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The expertise of Dr. Abdel Aziz Rantisi, the No. 2 man in the Hamas movement in the territories, lies in pediatrics. The 54-year-old Rantisi graduated cum laude from the medical school at the University of Alexandria in Egypt, following which he practiced his profession in the Gaza Strip for some years. A refugee - he was born in Yavneh - Rantisi built Hamas as a social movement and shaped it as a political tool. He is a graduate of Israeli prisons and Palestinian detention facilities, and was among the 400 Hamas and Islamic Jihad activists who were deported to Lebanon by the government of Yitzhak Rabin in 1992.

Like the other members of the Hamas leadership in the territories, Rantisi espouses a multi-stage ideology: He wants to get rid of the occupation and establish an Islamic theocracy in the territories and then, it is envisioned, to carry on the struggle to Islamize the world. From the point of view of this ideology, neither the formal education he acquired nor his excellence as a pediatrician is of any relevance: Rantisi has adopted terrorism in the form of suicide bombers as a legitimate weapon against Israel.

It is also completely immaterial to him that Yasser Arafat is the elected Palestinian leader. When the day comes and an independent Palestinian state comes into existence, Arafat will have no place in it, according to Rantisi. The collaboration between Hamas and the Palestinian Authority is on an ad hoc basis, until a state is established. It is then that the real struggle, the important struggle, will begin, on the character of that state.

Until then, Hamas is ready to cooperate, but on its terms. Even when the movement agreed to be a part of the PA's institutions, in 1996 it demanded 40 percent representation without participating in the elections. The PA rejected that demand at the time. Last May, at a gathering in Gaza in which ranking Hamas figures - such as Rantisi, Mahmoud a-Zahar and Ismail Abu-Shanab - took part, along with senior figures from the PA, the Hamas chiefs stated that they were ready to participate in the Palestinians' governing institutions as part of the general reform, and even to take part in the elections, on condition that neither the elections nor the Palestinian state would rest on the foundation of the Oslo agreement.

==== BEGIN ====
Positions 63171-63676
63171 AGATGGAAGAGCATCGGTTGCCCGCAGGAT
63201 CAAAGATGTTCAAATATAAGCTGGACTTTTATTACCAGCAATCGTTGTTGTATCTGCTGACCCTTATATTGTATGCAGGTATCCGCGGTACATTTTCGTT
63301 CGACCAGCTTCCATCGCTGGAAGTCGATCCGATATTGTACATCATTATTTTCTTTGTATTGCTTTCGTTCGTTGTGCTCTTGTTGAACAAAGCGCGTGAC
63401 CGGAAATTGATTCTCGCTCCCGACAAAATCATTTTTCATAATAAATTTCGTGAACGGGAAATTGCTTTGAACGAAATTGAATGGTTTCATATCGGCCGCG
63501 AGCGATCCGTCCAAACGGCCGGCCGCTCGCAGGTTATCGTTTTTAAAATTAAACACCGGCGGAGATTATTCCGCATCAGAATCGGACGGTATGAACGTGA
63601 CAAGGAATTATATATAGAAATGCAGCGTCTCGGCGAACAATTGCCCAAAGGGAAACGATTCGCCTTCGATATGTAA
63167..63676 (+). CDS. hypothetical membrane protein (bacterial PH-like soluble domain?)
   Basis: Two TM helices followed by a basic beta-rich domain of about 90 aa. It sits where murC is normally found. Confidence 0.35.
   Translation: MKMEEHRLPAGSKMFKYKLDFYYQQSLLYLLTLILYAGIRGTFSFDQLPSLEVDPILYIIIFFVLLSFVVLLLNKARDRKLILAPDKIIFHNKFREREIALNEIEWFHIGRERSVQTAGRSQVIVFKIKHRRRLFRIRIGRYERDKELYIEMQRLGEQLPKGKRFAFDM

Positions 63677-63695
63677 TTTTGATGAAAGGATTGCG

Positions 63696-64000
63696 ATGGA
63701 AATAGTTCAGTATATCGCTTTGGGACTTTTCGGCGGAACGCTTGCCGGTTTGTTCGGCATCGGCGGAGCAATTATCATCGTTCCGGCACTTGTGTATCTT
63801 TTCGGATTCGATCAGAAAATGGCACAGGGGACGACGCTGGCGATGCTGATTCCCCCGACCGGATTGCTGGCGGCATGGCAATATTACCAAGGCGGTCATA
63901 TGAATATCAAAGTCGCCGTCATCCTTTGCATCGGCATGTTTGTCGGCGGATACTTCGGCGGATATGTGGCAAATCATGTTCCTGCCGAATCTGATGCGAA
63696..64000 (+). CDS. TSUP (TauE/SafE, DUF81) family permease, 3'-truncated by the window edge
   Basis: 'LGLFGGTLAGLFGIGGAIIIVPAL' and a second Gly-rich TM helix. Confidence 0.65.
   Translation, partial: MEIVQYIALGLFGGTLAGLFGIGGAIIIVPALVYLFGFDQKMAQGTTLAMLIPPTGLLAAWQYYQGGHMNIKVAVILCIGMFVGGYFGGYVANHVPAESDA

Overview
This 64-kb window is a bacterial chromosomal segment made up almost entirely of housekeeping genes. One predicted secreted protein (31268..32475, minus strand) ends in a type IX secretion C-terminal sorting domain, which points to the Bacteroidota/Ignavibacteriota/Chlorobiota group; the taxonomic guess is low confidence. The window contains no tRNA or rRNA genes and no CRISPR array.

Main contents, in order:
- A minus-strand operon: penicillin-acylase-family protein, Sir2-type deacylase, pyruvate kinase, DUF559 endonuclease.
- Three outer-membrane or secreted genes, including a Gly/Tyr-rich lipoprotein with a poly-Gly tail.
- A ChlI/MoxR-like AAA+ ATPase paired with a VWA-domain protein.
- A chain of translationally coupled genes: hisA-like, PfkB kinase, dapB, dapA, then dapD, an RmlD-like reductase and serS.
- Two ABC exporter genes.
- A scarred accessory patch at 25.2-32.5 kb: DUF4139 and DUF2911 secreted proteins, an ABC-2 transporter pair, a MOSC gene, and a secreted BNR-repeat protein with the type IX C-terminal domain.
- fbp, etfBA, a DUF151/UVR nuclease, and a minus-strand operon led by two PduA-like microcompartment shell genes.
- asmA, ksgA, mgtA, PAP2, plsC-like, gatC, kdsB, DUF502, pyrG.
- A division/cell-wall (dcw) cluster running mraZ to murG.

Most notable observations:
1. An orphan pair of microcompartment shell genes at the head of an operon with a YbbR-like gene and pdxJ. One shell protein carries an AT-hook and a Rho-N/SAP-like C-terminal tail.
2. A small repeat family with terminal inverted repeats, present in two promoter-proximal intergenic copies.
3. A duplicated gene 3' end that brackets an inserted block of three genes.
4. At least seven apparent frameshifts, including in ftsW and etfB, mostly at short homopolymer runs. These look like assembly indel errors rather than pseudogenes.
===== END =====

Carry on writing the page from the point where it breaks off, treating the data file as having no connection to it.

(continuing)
The feelers about the creation of a possible coalition between the PA and Hamas were put out by Arafat's aides, but he himself did not express an opinion on the matter. We can take it that he is well aware of the implications of entering into a partnership with Hamas. And, indeed, within a few weeks Hamas proved to him, by perpetrating terrorist attacks that Arafat did not want, that it does not accept guidelines or advice from the PA.

When the secret talks between the PA, Hamas and Islamic Jihad were resumed, this time under the Saudi and Egyptian aegis, the Hamas representatives made it clear again that they would be ready to cooperate with the PA institutions, but only in the struggle against Israel, and that Hamas would even be willing to be part of the PA institutions, provided this did not entail a process of capitulation. Such a process, in the view of Hamas, is acceptance of the conditions laid down by Israel and the United States while the Israeli army is in most of the West Bank. In any event, those discussions did not reach a substantive stage: the liquidation of Salah Shehadeh set in motion a course of revenge that the leaders of the PA could not gainsay.

Nevertheless, the very fact that discussions took place, and the lack of enthusiasm that Arafat displayed about them, enables us to draw an inference about the relations between the two bodies. Even when the character of the activity is similar, the agenda of the PA and the Islamic organizations is different. The effect of viewing them as part of the same entity and placing all the responsibility on Arafat - even for the attacks carried out by Hamas and Islamic Jihad - has been to give these two organizations a senior status in the conduct of any political process. In effect, they are now dictating whether Arafat will be able to enter a political process, even if he introduces far-reaching reforms in his ranks.

It is true that PA personnel took part in terrorist attacks and that for a time a competition actually developed between the Tanzim - the Fatah militia - and Hamas and Islamic Jihad over which group could carry out the most attacks. However, whereas the PA did some soul-searching about both policy and politics, and reached the conclusion that the suicide bombings are causing the Palestinian harm, this is far from the case with Hamas and Islamic Jihad.

In fact, it is Israel that can be of assistance in rebuilding the sane Palestinian alternative. However, that course of action mandates a return to Yasser Arafat, a rapid renewal of the political process in a meaningful way and the rejuvenation of the PA's economic base and military force so that it can pose a serious alternative to the terrorist organizations. Such a process requires a new policy conception or, more accurately, a return to the conception that prevailed here less than two years ago.